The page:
Sue Mortensen
I read this book for a colonial history course I took. And then later, when looking at my husband's genealogy realized that he was related to Rebecca Nurse, Mary Esty and Sarah Cloyce! What an amazing find. All my children have used this book in preparing reports for school. In fact, while pulling this book out to check out the publishing date, I found notes made by one of the kids in the book. And while my son was in first grade, he drew a picture of me reading a "Book about Witches" in a famil ...more
Carla Remy
Very mixed feelings but mostly horror at the things people can do to each other (in the name of the Bible). It is such a disturbing story. Spectral Evidence. This book predates the modern theory of ergot poisoning, but knowing more of what actually happened, I say the theory of ergot poisoning could only account for a fragment. I mean, spectral evidence (people's fantasies and feelings admitted in court). Neighbors turning on neighbors. Way too much power being given to teenaged girls. Obvious p ...more
Jewels
This book was a complete departure from the other books on the Salem Witchcraft trials that I have been reading for a research paper. While the others were more scholarly in tone, Ms. Starkey's book reads more like a novel. She has admitted in the foreword that she took some liberties in certain places to make the story more vivid, but this wasn't a bad thing. While the other books reported the facts and asked certain questions, Ms. Starkey's tome actually brought the main people of that sad tim ...more
N
Again, like many of the other books I've place on my books-i-teach shelf, this is a supplementary book that I use sections of in my unit. This one being The Crucible. I liked this. It seemed pretty well-researched and was interestingly written.
Debra S
A little old but a very readable account of the Salem Witch trials. I believe it might fit in the category of narrative non-fiction.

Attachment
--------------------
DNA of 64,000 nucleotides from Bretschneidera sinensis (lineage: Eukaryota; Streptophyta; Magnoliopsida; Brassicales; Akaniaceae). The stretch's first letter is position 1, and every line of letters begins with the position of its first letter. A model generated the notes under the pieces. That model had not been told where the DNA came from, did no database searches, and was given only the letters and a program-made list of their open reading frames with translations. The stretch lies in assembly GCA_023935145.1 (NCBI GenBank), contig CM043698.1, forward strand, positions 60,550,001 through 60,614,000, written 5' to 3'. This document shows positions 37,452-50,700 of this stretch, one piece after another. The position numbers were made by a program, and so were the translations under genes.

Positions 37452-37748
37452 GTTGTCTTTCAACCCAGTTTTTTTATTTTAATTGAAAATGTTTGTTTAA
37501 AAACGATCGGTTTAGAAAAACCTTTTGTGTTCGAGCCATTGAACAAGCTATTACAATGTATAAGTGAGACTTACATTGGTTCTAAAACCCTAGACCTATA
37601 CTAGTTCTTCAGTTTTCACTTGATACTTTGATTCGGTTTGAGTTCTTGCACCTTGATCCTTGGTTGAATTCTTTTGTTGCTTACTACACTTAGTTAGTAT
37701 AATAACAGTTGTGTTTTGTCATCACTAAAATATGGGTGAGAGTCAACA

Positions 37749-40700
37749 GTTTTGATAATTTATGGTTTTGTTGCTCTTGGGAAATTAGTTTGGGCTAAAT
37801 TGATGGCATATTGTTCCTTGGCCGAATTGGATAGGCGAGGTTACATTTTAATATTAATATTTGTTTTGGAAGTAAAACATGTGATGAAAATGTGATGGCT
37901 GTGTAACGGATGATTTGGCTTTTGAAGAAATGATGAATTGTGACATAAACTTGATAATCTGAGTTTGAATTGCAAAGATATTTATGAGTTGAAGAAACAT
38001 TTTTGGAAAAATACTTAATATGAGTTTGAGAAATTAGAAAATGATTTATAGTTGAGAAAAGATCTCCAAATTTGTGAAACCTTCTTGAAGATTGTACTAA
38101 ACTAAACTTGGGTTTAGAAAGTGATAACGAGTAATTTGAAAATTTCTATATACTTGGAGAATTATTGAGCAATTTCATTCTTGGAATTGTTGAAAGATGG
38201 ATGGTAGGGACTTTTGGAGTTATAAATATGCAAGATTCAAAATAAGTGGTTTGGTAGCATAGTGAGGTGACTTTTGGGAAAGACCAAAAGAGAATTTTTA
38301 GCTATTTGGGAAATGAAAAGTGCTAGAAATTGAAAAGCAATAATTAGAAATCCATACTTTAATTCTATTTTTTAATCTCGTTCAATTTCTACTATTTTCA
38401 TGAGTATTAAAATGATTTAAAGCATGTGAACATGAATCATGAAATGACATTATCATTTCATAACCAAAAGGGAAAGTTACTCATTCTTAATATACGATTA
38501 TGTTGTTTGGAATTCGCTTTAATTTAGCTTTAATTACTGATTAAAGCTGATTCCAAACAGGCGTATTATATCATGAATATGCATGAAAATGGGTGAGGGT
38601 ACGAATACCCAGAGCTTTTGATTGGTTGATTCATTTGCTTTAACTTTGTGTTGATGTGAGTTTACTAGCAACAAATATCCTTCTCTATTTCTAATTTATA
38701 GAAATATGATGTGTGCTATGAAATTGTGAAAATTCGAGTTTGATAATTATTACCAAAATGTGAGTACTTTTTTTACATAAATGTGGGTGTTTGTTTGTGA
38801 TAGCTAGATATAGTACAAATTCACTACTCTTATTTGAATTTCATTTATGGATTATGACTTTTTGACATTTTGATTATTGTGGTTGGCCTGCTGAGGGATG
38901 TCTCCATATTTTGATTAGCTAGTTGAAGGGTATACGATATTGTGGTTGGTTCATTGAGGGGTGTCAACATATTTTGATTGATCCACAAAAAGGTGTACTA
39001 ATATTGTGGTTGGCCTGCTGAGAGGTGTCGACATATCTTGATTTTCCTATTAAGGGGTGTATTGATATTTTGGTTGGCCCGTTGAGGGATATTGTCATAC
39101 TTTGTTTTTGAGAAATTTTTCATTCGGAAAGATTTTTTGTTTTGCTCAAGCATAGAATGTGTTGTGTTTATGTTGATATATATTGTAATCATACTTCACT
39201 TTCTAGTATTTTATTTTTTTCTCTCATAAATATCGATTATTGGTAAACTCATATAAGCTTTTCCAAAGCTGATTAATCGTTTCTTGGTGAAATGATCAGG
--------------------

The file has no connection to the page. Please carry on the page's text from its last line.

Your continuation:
Emily
The scholarship is outdated at this point, but it's still a really good, readable account of the Salem witch trials.
Karen
Facts are not checked against primary sources.
Lisette
For sheer drama I give this book three stars, but for its reliance on psychoanalysis I caution readers against its melodrama. This is an interesting read but don't rely on this book for history. Read the actual transcripts, which you can access as e-texts from University of Virginia, Carol Karlsen's "The Devil in the Shape of a Woman," Increase Mather's "Wonders of the Invisible World," and, my favorite, Mary Beth Norton's "In the Devil's Snare."
Andrea
Where the Crucible is a fictional tale, this is the real story behind these horrendous events. Both fascinating and frustrating, this book made me so angry at the ignorance of people. It also makes you wonder what commonly believed things of today's time will be looked back upon as ridiculous in a couple hundred years.
Erik Graff
Mar 12, 2012 Erik Graff rated it 4 of 5 stars  ·  review of another edition
Recommends it for: witchcraft fans, psychologists
Recommended to Erik by: Mimi Davis
Shelves: history
A woman I had dated introduced me to her best friend, an adult college student who was particularly involved in a study of the witch craze. As is often the case, her interest got me interested enough to do some reading on the subject, specifically this book and the one by Kai Erikson. Both were, as I recall, good reads.
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Marion Lena Starkey was Editor of the Saugus Herald newspaper, and a teacher at the Hampton Institute and the University of Connecticut at New London, having attended the Harvard Graduate school of Education. A descendant of Mayflower passenger Peregrine White, Starkey has published extensively on the Salem Witch Trials and the history of New England.
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“But Mather's smile faded as he thought of what other provisions the charter contained. What would the godly say when they learned that the electorate was no longer to be limited to members of the Covenant but broadened to include propertied members of every Christian sect this side of papistry? This was a revolutionary innovation, whose consequences would be incalculable. Hitherto the limitation of the privilege of voting to the elect had been the very corner-stone of theocracy. It had been a wise and human provision designed to keep the faithful in control even when, as had long ago become the case, they were heavily outnumbered by lesser men without the Covenant. God who had not designated the majority of men to salvation surely never intended for the damned to rule. Yet now, under the new charter, it very much looked as if they might.” 3 likes